It was a moment to savour when Northern Ireland’s Alan Campbell guaranteed his place in an Olympic final yesterday afternoon about 20 miles north of Beijing.
The conditions were oppressively hot in the packed grandstands where we sat under the flags of the competing nations and in the midst of spectators from all over the world.
At 4pm, Campbell set off in lane five 2000 metres away from me somewhere in the hot grey mist that shrouded Shunyi rowing park, the impressive waters sports complex specially constructed by the Chinese for these Games.
The giant screen in front of the grandstand put Campbell narrowly in front after 500 metres raising the first cheer from his supporters even though we couldn’t see him or his other five opponents. And then our spirits dropped as the screen showed him falling behind at the half way mark and still in that position after 1,500 metres
But, as the line of single scullers hit the last 500 metres, the cheering intensified for all the rowers. For a moment we thought Campbell had given his all. Then, as he passed where I sat, with 100 metres to go, his stroke quickened, the cheering reached a crescendo, and he finished the fastest of all.
Campbell’s qualification for the final later this week was the triumph of his physical and mental strength over yesterday’s adverse elements. Spectators in the grandstands were soaked in sweat. For Campbell, himself, as he lost pounds through perspiration, it was certainly a long way from a cold winter’s morning on the River Bann, where he learnt his skills.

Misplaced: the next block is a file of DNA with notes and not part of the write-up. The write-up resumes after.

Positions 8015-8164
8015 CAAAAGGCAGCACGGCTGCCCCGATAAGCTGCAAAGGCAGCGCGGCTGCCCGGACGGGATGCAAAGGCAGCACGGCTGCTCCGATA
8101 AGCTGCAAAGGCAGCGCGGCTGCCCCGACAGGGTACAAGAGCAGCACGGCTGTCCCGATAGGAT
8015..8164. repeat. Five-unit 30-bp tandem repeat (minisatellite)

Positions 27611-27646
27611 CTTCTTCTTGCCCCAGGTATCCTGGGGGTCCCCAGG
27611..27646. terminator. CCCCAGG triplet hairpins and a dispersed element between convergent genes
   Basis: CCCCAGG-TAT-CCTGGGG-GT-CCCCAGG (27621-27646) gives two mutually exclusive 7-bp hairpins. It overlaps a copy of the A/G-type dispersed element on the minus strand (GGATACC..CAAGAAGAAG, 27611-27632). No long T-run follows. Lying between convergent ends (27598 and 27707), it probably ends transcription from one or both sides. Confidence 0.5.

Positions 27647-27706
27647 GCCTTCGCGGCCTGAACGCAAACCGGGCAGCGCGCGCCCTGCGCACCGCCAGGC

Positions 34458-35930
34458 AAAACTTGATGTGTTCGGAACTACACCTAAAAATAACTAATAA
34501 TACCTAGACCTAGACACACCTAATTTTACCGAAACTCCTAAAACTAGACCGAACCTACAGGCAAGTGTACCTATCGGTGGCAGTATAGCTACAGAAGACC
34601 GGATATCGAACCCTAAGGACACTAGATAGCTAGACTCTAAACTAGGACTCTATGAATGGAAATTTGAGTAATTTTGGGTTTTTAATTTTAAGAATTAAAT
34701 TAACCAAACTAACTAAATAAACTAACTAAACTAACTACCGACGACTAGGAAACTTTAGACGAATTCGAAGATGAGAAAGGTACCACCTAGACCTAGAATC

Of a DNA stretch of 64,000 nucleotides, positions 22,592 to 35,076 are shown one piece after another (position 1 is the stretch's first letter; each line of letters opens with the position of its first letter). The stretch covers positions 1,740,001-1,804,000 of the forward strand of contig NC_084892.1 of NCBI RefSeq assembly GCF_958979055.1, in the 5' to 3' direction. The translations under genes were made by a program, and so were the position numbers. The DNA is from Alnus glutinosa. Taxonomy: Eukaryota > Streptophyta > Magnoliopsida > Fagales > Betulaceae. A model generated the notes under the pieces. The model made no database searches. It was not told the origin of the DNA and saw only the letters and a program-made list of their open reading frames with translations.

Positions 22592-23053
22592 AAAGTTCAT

Seldom have I been in a more uncomfortably hot and humid atmosphere as Shunyi Park. But seldom either have I witnessed such magnificent crowd camaraderie and sportsmanship.
The applause was not reserved for the winners but also rang out for those whose Olympic dreams were ending as they trailed in well behind the leaders. If ever there was a strong advertisement for the Olympics ideal, this was it as spectators around me from New Zealand to Scandinavia, from
the United States to China, joined together in their appreciation of all the athletes.
To be in such a crowd was a rare privilege, not least to watch Coleraine’s Campbell take another step towards the medal-winner’s rostrum. It stood vacant yesterday by the finishing post, the flagpoles awaiting the outcome of the finals which I am looking forward to attending later this week.
It will be a memorable occasion if he makes it but, come what may, he has already made a significant mark and is guaranteed much support from the large number of UK spectators who have gathered at Shunyi in the expectation of several British successes in the rowing events.
The most poignant moment of yesterday’s Olympics was surely when a two-man rowing crew from Iraq rowed head-to-head against the United States.
The Iraqis have a team of only four in China and when they passed by, trailing several lengths behind, they received the biggest cheer of the day and a long standing ovation from the USA spectators seated in front of me.
Despite the arrest and subsequent release of ITN’s Beijing correspondent yesterday, security in the city remains remarkably low-key. As I walked across Tiananmen Square and through the adjoining Forbidden City, I passed through a cursory check but there was nothing like the heavy presence of police or security agents that accompanies so many sporting events in the UK these days.
Security is slightly stricter for entry into the Olympic events with bag searches for everyone entering the Olympic Village or yesterday’s rowing on the outskirts of Beijing.
But there is an added bonus for visitors. The Chinese have designated a special Olympic lane on roads leading to events which means coaches carrying spectators can proceed smoothly. As a result, I have yet to be caught in a traffic jam despite this city having a population of 16 million.